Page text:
Guilty Gaming Pleasures: an occasional series looking at games which you know you probably shouldn’t really like, but which, for some reason, you have a soft spot for.
If you remember Psycho Pigs UXB at all, it’s probably because of its provocative magazine advert. This featured two young lads standing in front of a billboard. Most of the billboard was taken up with a scantily clad young lady holding a copy of the game. One of the youths was saying “I know which one I’d rather play with”, to which the other replied “Yes, but have you seen the reviews for Psycho Pigs UXB”.
In fact, the reviews for the C64 version were somewhat mixed, ranging from 48% (Games Machine) to a rather generous 88% (Commodore User); the average score was around the mid-60s. Despite this mostly luke-warm reception, I found the game oddly enjoyable, making it one of my guilty pleasure games.
The best way to describe Psycho Pigs UXB is to say that it’s Bomberman, but without the maze walls and with pigs (obviously.)
Essentially, you are thrown into an open arena strewn with bombs and other pigs. Each bomb has a timer counting down to when it will explode and if you are holding or near a bomb when it goes off, then you become next Sunday’s roast dinner. Bombs can be picked up and hurled across the screen at other pigs to try and kill them, whilst other useful items can be picked up to give you temporary special powers (such as increased speed or improved throwing distance). It’s a case of last pig standing wins the round before moving onto the next one for more of the same, but with tougher pigs and shorter fuses.
All of which sounds very… odd. And it is. But somehow, it manages to rise above this absurd concept into a fun little game. Don’t get me wrong; it’s only diverting in minor doses and becomes repetitive quite quickly, but I found the frantic, silly action was the perfect antidote when I’d had a rotten day at school and just wanted to unwind with some mindless violence.
Graphically, it wasn’t that much to look at. Some cartoon drawings of pigs (different colours to mark out how tough they were) and round, cartoon-style bombs. Add in an expanse of green grass on which the battle was fought and you’d pretty much exhausted the game’s graphical possibilities. In the sound stakes, a jolly little tune (which I still remember to this day) accompanied the levels, but beyond that was fairly forgettable.
It was in the gameplay stakes that a fun (if shallow) game emerged. It was pretty decent in one player mode. The other pigs demonstrated some rudimentary intelligence and whilst some were pretty stupid, others were more devious and had to be watched. This introduced an element of basic strategy. With lots of pigs and lots of bombs, it could be all too easy to accidentally get caught in the cross-fire, but what was the best way to approach the levels? Should you seek to take out the easier pigs first, clearing the arena for a one-on-one battle with the tougher pigs, or should you focus on the most dangerous threat and hope the others didn’t gang up on you? On such decisions, the life of your little piggy could hang.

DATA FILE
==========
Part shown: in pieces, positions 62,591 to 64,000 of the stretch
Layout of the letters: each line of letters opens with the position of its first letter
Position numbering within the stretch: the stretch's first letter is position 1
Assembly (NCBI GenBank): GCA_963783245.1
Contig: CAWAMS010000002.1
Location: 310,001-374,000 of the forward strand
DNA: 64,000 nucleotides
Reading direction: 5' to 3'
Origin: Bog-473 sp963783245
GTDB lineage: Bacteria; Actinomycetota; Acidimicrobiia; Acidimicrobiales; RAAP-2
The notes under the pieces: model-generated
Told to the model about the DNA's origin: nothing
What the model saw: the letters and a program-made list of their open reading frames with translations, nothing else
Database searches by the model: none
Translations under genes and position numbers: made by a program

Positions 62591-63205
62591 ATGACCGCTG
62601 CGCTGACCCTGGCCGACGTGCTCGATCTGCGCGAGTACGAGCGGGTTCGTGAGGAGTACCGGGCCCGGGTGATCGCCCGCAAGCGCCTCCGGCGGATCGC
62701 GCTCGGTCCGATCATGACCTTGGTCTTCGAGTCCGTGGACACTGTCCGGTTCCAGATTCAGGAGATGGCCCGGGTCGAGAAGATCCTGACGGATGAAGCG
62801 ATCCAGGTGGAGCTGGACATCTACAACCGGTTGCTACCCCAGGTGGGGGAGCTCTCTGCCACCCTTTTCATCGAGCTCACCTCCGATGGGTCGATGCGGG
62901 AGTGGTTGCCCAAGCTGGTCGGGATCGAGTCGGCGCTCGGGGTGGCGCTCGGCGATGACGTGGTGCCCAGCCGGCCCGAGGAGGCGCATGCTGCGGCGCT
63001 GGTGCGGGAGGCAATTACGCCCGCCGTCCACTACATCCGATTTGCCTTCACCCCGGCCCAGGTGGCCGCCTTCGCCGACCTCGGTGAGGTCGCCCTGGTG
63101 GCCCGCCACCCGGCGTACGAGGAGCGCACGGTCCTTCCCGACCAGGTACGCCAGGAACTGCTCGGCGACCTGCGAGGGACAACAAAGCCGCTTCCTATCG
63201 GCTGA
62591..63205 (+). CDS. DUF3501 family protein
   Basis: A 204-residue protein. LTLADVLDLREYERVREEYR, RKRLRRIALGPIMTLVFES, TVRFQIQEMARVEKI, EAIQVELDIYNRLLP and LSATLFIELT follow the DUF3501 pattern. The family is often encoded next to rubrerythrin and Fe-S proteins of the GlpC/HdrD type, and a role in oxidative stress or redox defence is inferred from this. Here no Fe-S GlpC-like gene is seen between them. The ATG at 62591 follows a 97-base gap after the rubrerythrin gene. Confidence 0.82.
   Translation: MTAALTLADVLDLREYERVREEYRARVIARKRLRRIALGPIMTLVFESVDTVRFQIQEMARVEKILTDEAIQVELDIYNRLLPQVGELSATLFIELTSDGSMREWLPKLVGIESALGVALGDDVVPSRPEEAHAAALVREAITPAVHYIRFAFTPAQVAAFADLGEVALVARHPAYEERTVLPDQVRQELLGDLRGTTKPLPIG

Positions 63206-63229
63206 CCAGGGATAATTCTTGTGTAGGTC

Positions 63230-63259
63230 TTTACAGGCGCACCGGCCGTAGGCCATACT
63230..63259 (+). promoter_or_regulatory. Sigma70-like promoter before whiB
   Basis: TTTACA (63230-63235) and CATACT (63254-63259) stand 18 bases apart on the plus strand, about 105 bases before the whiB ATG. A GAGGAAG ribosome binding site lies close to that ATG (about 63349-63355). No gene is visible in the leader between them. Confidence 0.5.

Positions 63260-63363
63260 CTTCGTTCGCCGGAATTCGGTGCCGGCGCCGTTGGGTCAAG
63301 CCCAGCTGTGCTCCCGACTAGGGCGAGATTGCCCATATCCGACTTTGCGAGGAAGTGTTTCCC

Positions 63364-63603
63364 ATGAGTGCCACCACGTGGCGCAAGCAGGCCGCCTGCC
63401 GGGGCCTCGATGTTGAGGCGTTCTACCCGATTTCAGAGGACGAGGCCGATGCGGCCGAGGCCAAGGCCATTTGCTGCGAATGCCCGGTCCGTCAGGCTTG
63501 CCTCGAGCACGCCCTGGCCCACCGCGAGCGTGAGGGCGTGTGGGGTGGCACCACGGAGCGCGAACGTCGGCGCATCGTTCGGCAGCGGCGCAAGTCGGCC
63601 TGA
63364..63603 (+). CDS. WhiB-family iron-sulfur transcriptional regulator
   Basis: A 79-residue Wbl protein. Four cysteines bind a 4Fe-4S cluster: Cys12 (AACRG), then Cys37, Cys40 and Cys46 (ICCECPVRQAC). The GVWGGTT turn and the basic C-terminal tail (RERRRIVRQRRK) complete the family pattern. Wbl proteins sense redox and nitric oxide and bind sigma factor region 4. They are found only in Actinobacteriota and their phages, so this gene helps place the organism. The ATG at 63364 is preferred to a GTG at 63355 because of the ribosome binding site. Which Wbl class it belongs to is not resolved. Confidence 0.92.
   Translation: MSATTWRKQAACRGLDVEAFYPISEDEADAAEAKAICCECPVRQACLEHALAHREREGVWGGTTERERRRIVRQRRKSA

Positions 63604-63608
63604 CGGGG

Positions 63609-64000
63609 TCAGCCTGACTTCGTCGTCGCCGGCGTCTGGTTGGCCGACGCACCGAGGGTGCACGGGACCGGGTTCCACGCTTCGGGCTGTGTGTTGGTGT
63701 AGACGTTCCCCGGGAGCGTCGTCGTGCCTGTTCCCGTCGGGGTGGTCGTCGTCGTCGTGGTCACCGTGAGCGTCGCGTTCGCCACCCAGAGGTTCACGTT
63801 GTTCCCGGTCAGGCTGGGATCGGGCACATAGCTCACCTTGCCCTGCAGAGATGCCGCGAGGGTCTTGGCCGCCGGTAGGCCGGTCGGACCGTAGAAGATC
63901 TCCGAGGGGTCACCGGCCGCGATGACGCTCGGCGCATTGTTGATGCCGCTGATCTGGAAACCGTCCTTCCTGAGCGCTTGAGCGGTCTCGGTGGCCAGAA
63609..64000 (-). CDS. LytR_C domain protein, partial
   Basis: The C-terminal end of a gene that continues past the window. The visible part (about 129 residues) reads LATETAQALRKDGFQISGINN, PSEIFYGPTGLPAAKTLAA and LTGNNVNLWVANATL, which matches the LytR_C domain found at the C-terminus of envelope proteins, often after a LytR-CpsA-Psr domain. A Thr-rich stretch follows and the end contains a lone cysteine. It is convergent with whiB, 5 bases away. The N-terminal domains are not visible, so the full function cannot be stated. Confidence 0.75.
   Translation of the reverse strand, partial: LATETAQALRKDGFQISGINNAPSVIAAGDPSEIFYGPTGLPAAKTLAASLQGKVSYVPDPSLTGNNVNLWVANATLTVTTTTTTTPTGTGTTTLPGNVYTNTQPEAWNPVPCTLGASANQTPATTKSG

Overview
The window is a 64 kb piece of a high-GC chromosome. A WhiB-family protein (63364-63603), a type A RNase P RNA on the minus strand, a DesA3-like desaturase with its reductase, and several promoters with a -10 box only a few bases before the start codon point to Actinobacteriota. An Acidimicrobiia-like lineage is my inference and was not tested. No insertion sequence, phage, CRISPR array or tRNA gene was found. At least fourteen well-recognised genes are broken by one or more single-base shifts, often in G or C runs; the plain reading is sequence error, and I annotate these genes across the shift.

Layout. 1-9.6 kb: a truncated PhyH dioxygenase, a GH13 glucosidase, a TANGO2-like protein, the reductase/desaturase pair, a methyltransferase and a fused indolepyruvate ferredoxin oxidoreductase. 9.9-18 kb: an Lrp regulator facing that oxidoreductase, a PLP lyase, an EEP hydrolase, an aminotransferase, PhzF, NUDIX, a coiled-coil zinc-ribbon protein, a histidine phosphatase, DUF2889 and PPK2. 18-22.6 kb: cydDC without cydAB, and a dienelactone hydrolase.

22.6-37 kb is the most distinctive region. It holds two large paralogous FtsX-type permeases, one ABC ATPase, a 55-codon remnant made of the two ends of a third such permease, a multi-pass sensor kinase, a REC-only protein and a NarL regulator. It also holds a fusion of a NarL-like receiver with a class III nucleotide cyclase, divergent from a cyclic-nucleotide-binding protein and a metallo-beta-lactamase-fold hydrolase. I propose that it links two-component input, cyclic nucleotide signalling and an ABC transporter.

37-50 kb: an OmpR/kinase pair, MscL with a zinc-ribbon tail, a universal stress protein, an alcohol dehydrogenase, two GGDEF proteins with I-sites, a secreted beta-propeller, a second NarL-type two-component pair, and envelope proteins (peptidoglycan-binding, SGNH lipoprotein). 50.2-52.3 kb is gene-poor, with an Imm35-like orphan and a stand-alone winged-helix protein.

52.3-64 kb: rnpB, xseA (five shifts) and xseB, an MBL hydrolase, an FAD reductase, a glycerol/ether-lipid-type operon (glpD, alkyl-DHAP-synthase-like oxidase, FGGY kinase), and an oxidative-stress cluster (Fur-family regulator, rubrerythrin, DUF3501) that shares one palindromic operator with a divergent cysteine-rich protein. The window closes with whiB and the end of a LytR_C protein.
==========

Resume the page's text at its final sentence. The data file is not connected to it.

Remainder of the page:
Invite a friend along to play in two-player mode and it became even more fun. The only thing more satisfying than beating your human opponent to a precious power up, was hearing their scream of anguish as you threw a bomb at them a second before it detonated, giving them no time to react. Sure, it was primitive, but it was also immensely satisfying.
Psycho Pigs was never a game you were going to devote hours of your life to. Arguably, it was the equivalent of today’s casual games – fun for a few goes now and then and worth dusting off if you had some friends round. Releasing it as a full price game was somewhat ambitious, and it might have found a much bigger following had it just been released as a budget title. At £3-5, it offered a decent blast of fun; as a full price release, the gamer was left feeling a little short-changed.
There’s one other reason why I have a soft spot for Psycho Pigs UXB. It turned me into a Gaming God – something no other game has ever done before or since. Once you got the hang of it, the game was ridiculously easy (again limiting its longer term appeal for most gamers). It’s the only game that I could beat every single time whether against the computer or against friends. Of course, that sadly meant we didn’t play it often, and I was forced to play other titles where, undoubtedly, they would beat me.. I dusted the game off again for this review, and the old skills were still there and I breezed through the one player mode on my very first attempt. Of course, that just underlines how stupidly easy the game was, but do you think I cared at the time?
The word quirky could almost have been invented for Psycho Pigs UXB. From its tongue in cheek advertising, to its daft gameplay, it was an oddity that at least offered some level of fun. The shallow, easy gameplay limits its appeal in the long run, but if you accept it for what it is, it could easily become one of your own gaming guilty pleasures!